The next morning, I headed out for Ben Tre. A bridge had recently been built to the island, so I wouldn't have to take a ferry. I took a cyclo to the bridge with a very nice older man. A cyclo is basically a bicycle with a carriage seat on the front, so you sit in front while the driver bicycles from behind. It's a pretty slow way to go, and I always feel bad for the driver, but this one was nice. He had been an interpreter for the American Army in the war, and spoke excellent English. We had a great conversation on the way to the bridge, where he dropped me off and waited with me for the city bus...much cheaper than a moto taxi (on the back of a motorbike) would have been. However, before the city bus got there, a moto driver came to offer to take me. He started at an exorbitant price-- 50,000 dong, about 4 dollars-- but my cyclo driver talked him down to 10,000--about 50 cents, and maybe 10 cents more than the bus. I took it, since he would drop me right at the guesthouse.
I checked into the guesthouse, then wandered around the city. At this point, I hadn't seen another tourist since I got off my boat tour the previous day. It's low season, and tourism in the region is suffering from the bad global economy and also the instability in Thailand. Many tourists use Bangkok as a base, and fly in and out of the airport there. Since there were protests a few months ago, and a crowd of protesters occupied the airport in December, tourism has dropped sharply. Thailand is the most developed and stable country in the region, so if people don't feel safe going there, they won't go anywhere in the region. (Don't worry...it's perfectly safe as long as you're not stupid, it's just peoples' perceptions)
There wasn't much to do in Ben Tre, and the boat tours were way more expensive than the one I had taken. So, I had a nice, relaxing day, reading in a park by a lake, and spending a lot of the afternoon in an outdoor cafe that for some reason was showing Tom and Jerry on a flatscreen TV. It's a universal show...the Vietnamese people in the cafe thought it was hilarious. I must admit, it was pretty funny.
The next day, I took another minibus to Saigon/Ho Chi Minh City. Back to a city, but only for a short while.
Sunday, June 7, 2009
The National Museum is housed in a beautiful building in traditional Cambodian style, and houses mainly scultpures and statues from the pre-colonial period. Including many of the pieces that would have filled the temples I had just been to, and relics from before that time. It was nice to see what would have filled the empty altars I'd seen, and to get a sense of where all that architecture and style came from. The building also had a beautiful courtyard.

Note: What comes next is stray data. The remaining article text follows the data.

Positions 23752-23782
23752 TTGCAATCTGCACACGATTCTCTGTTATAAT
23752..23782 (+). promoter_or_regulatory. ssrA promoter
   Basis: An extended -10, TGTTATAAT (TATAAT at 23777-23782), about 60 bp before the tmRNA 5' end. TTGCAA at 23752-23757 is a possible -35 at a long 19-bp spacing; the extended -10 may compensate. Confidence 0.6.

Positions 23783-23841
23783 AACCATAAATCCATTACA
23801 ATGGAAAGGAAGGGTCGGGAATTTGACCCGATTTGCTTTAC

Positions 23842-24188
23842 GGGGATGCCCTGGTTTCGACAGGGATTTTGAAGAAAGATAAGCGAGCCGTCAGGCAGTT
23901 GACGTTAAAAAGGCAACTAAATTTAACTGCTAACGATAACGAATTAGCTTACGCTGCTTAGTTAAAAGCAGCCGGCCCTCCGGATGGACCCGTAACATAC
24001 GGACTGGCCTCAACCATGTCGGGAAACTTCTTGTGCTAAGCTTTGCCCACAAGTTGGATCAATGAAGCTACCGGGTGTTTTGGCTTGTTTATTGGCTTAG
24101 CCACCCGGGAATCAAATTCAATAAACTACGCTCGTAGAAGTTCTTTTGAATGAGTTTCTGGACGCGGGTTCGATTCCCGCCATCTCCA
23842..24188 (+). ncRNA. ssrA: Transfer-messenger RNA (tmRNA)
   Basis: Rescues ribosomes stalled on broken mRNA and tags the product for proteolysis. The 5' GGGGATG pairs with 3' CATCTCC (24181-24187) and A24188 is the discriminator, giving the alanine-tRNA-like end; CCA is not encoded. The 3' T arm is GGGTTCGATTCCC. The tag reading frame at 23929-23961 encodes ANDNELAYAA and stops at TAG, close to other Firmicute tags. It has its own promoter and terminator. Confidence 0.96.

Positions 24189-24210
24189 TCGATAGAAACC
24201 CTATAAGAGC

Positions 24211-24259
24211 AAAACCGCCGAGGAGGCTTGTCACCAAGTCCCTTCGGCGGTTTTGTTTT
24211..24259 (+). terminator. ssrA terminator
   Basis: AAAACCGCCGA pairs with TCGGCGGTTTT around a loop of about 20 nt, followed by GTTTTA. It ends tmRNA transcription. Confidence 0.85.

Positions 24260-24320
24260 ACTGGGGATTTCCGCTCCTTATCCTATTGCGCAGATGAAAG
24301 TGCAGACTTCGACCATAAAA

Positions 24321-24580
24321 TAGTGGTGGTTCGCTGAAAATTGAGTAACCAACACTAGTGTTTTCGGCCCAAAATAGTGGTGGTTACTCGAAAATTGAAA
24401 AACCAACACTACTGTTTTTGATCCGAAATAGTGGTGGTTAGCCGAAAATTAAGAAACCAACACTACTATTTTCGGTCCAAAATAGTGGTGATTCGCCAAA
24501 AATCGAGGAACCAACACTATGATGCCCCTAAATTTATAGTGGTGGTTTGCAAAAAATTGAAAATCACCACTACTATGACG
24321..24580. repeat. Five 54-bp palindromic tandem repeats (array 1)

After that, I had lunch at a great restaurant that doubles as a training school for street kids...they have a few restaurants, and a school for kids, too. The place was great...very delicious food, and it was nice to feel like I was doing something. There are beggars all over the city, and you just can't give everyone money....
That afternoon, in the driving wind and rain, I took a tuk-tuk to the Killing Fields. The Killing Fields is a memorial on the site of former mass graves from the Khmer Rouge regime that terrorized the country for years and killed thousands of citizens in the name of a communist revolution. It the sad story that, unfortunately, has happened too many times. International forces that could step in frozen by their projections and interpretations of the situation, and how they interpret their best interest. The memorial was sobering, to say the least. It was still a dreary day, and the field was filled with pits where they dug up the mass graves. There were, apparently, bones still showing up in the dirt. I didn't see any. Luckily.
After that, I went to the genocide museum at a former detention/torture center. That, also, was sobering. And depressing. You walked through the old cells, where you can still see dark stains on the floor from blood, and old bed frames and torture instruments. They have massive displays of photos of all the old prisoners there, that the Khmer Rouge had taken when they came in. Their expressions ran the gauntlet from scared to surprised to angry to defiant. It hard to deal with, but something I know I'll have to deal with in my life, since one of the things I'm thinking about for a career is war crimes prosecutions, and dealing with the aftermath of genocide and other human rights violations. It's something I know would be hard, and this didn't put me off it, but it was still sobering to see these things in real life.